6 questions your buyers should ask about HOAs

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02/19/2016 | Author: Editorial Staff

Homeowners associations can preserve property values and offer amenities to residents. However, potential purchasers should understand ahead of time any fees or rules associated with living in a property governed by an HOA. Here are six questions your buyers should ask:

Do the owners have to join? Not all HOAs are mandatory.

How much does it cost? Find out how much dues are and how often they are assessed.

Who should owners contact? An association may be managed by a company or by its own residents.

What are the rules? HOAs adhere to a set of governing documents that include the rules and enforcement procedures, which can range from fines to liens to foreclosure for non-payment.

What do members get for their dues? Dues cover maintenance and amenities—this can mean landscaping, swimming pools, security systems, or even patrols.

When do the association directors meet? A 2011 law supported by the Texas Association of REALTORS® mandates open records and meetings for HOAs.

Read more advice for helping a buyer decide about living in an HOA in the March 2015 issue of Texas REALTOR® magazine.  

Categories: Buyers, Homeowners, Renters
Tags: homeowners association, homeowners, buyers, hoas, magazine


Comments

Jill Schweitzer on 09/20/2016

The HOA industry is troubled, lacking laws to protect our clients, and education for agents are almost nonexistant. We should disclose the pitfalls. In AZ undisclosed violations, rule changes, special assessments, no department to go to for help…are all problems. Our clients have no one to go to to hold the HOA and/or unlicensed manager accountable. More owners are harmed by HOAS than other required disclosures such as our agency disclosure. And I ask myself, why did I have to learn this the hard way like our clients? Who is keeping education and an HOA advisory from existence?  I have a lot of HOA education on my HOA website, please check it out. Your clients will appreciate your help trying to warn them of issues they could face and of the likelihood of a special assessment.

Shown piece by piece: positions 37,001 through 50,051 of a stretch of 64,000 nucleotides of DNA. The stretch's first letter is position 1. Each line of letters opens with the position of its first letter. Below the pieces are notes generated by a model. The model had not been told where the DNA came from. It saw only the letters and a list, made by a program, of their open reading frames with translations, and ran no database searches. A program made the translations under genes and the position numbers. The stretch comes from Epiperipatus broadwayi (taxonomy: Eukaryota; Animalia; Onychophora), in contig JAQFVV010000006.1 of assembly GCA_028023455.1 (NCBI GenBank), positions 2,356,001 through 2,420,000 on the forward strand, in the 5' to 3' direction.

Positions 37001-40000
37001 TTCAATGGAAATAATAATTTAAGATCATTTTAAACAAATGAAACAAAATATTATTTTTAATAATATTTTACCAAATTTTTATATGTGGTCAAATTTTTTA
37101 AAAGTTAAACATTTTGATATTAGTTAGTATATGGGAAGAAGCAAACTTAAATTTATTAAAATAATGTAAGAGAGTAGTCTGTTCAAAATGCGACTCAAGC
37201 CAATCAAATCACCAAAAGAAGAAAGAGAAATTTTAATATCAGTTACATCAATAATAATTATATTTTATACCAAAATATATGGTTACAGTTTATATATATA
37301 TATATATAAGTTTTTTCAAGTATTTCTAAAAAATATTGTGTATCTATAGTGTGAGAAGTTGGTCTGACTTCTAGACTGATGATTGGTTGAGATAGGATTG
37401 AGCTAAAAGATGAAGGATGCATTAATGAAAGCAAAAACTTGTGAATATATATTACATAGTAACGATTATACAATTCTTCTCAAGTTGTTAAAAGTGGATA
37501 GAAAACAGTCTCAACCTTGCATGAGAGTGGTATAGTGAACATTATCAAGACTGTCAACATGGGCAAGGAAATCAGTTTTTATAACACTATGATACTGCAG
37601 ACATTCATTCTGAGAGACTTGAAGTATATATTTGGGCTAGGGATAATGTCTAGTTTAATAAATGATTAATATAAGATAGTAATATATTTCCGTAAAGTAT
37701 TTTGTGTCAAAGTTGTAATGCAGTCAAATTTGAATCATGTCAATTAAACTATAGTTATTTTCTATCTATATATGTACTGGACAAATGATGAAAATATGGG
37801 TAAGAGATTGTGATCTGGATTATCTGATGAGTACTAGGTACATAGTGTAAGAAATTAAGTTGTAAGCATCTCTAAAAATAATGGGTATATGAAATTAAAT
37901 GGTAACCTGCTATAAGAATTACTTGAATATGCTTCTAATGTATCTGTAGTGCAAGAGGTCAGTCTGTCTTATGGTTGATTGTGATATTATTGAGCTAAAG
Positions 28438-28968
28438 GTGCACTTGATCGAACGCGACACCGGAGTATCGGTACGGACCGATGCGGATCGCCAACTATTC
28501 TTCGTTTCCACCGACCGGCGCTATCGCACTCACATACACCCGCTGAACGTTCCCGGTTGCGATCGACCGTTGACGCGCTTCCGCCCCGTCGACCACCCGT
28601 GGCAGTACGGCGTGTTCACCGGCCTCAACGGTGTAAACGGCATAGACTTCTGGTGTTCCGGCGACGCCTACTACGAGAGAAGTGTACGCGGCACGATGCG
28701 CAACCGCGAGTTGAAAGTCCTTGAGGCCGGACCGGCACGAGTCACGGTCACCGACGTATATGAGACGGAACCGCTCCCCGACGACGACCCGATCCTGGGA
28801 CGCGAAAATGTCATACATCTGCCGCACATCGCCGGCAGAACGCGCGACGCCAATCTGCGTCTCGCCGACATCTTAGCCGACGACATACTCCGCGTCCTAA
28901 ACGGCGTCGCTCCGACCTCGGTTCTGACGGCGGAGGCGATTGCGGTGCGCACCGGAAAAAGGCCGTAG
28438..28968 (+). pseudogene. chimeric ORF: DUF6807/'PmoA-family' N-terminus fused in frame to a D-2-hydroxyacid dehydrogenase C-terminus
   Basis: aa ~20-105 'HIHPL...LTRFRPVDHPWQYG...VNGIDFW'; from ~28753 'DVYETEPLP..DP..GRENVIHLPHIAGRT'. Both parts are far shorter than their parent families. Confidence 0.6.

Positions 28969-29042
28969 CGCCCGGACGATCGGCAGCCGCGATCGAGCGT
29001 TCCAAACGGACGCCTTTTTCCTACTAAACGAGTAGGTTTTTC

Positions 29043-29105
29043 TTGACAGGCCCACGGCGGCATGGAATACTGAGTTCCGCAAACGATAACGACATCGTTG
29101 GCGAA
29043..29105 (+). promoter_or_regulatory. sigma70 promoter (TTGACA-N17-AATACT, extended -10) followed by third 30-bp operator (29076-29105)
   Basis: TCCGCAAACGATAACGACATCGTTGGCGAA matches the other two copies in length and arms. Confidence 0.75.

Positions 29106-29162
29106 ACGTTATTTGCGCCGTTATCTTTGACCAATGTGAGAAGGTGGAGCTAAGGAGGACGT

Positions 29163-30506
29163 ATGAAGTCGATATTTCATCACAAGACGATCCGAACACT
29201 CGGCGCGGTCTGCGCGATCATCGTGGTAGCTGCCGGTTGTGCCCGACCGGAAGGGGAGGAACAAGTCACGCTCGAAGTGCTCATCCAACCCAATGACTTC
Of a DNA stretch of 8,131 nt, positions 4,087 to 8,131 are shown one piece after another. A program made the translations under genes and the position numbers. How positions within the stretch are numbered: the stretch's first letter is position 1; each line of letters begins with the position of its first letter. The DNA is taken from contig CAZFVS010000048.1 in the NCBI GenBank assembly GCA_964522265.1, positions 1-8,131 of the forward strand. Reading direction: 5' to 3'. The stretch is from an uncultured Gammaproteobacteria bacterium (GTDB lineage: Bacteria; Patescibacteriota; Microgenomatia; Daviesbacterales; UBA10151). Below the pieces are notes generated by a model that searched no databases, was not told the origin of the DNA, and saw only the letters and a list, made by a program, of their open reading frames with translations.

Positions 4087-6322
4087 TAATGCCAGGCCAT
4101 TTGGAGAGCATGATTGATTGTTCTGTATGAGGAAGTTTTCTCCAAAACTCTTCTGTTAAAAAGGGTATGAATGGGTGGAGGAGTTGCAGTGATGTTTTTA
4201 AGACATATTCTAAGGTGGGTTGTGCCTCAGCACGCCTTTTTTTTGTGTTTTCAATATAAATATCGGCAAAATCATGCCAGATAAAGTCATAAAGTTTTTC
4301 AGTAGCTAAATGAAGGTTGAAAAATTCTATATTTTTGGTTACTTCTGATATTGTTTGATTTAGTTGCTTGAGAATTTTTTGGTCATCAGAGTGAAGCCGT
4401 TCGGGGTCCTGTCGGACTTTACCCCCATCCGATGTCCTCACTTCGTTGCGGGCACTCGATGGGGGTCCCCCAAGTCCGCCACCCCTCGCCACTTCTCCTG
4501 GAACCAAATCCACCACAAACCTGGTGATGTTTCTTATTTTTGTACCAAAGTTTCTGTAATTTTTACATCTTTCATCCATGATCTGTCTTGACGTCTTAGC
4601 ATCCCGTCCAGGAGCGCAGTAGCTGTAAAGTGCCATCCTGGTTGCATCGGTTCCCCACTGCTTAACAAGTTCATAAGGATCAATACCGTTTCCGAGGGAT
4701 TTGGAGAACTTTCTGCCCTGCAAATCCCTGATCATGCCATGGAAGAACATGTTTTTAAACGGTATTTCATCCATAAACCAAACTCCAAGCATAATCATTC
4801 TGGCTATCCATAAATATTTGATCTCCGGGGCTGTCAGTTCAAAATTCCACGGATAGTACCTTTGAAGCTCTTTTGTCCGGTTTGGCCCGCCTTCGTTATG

Dottie Worthington on 02/25/2016

I will be glad when they are required to register the head of the POA that controls the transfer of the ownership. They have held up some closings waiting on them to return from vacation and it is very hard to track down who is charge of these POA’s. One guy took 3 weeks to decide if he was going to send it to Title Company.  They have way to much control.

David Rosow on 02/20/2016

I believe the correct term is now POA not HOA. POA stands by Property Owners Association. I believe the law changing this was a couple of years ago.


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The material provided here is for informational purposes only and is not intended and should not be considered as legal advice for your particular matter. You should contact your attorney to obtain advice with respect to any particular issue or problem. Applicability of the legal principles discussed in this material may differ substantially in individual situations.

While the Texas Association of REALTORS® has used reasonable efforts in collecting and preparing materials included here, due to the rapidly changing nature of the real estate marketplace and the law, and our reliance on information provided by outside sources, the Texas Association of REALTORS® makes no representation, warranty, or guarantee of the accuracy or reliability of any information provided here or elsewhere on texasrealestate.com. Any legal or other information found here, on texasrealestate.com, or at other sites to which we link, should be verified before it is relied upon.

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